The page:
Entrance of the Thimphu District Court
Entrance of the Thimphu District Court

District Court in Dasho Benji case says Dzongkha is not the court language

For a sizeable some, one of the main challenges of going to court in Bhutan is fighting the case in the ‘court’s language,’ Dzongkha, especially since it involves a lot of writing and submission of difficult legal terms in Dzongkha.

This is a field mastered only by a select few as evidenced in the growing number of Dzongkha legal consultants coming up, especially in Thimphu.

On the sidelines of the Dasho Benji case, the same verdict in its Court Finding’s section has justified why it accepted the submissions in English from both parties, starting from 2014.

The reference to the issues comes up with the ‘Court Findings’ section of the verdict saying that the defence lawyer made a special request to the court to allow his client to make his submissions in the English language.

It says until the time the Supreme Court issued a 3rd February 2016 notification clarifying the law and requiring courts to accept the submissions only in Dzongkha, the law, with regard to the language, was ambiguous.

The court says there was a lot of misunderstanding amongst litigants, lawyers and even the judges as to the court language and the right of parties to the use of the language in the court.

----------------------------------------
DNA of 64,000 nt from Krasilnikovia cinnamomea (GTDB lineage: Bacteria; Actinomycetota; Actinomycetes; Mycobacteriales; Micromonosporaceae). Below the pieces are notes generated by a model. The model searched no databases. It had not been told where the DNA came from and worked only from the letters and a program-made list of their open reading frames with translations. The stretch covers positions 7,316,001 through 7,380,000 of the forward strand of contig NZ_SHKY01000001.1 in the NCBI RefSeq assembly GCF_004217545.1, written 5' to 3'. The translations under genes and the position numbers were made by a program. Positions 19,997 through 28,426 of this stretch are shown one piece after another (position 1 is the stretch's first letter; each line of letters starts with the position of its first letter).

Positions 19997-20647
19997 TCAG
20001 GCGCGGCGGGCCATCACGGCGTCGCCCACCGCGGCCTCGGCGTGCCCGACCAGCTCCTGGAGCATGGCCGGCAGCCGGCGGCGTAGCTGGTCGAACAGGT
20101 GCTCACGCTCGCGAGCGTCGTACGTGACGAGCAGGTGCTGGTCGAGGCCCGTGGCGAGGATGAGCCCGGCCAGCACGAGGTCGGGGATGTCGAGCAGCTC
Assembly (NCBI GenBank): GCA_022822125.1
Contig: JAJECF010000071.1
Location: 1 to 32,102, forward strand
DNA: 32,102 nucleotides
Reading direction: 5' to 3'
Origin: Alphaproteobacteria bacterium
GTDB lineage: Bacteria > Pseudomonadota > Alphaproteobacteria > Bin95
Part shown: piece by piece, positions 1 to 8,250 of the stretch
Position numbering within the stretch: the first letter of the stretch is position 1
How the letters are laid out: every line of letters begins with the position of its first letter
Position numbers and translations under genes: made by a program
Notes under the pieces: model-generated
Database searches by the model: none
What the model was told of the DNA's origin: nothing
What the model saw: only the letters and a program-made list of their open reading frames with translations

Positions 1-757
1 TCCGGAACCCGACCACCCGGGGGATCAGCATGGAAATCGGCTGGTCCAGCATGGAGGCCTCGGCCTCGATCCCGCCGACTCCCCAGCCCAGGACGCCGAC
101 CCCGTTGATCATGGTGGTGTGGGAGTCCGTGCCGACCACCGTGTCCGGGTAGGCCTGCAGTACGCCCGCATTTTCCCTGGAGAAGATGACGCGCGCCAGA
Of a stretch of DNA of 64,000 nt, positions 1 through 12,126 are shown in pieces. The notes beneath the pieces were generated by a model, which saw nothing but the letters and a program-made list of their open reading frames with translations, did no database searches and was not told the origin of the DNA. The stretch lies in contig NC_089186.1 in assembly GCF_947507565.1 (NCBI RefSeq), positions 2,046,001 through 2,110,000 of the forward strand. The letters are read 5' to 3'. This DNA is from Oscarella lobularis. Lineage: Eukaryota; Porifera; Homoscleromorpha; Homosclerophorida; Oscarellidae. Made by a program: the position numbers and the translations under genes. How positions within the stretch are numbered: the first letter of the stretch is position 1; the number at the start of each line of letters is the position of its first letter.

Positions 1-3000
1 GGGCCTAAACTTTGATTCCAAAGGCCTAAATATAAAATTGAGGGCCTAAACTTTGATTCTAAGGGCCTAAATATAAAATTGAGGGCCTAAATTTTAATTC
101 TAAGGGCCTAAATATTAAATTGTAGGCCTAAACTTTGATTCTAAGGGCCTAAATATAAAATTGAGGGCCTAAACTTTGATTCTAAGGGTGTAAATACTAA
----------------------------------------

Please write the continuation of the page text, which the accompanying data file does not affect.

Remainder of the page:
It says that the common view that Dzongkha is the court language is not only misconceived and wrong but also against the principles of fair trial.

“Until the Supreme Court clarified the law, there was no law in the country which required courts in Bhutan to conduct the proceedings in Dzongkha language,” said the court.

Section 187.1( c ) of the Civil and Criminal Procedure Code (CCPC), the verdict says, only provides that the criminal charge has to be written in the language of the court; however there is no law which specifies Dzongkha as the language of the court.

Secondly, the court in its findings argues, it is the right of the litigants to have their cases adjudicated in the language they understand.

“The inability of a litigant to understand the language used in court can create significant barriers to justice,” says the court.

It says this is why a number of international treaties recognized the right of individuals to be informed of charges against them in a language they understand and the right to an interpreter if they cannot understand the language used in court.

The court says that, therefore, in this case, the court, considering the right of the parties to have court hearings in the language the parties understand, accepted the request made by the defendant, and since all submissions were in English the court decided to render the judgment in the language the parties preferred.

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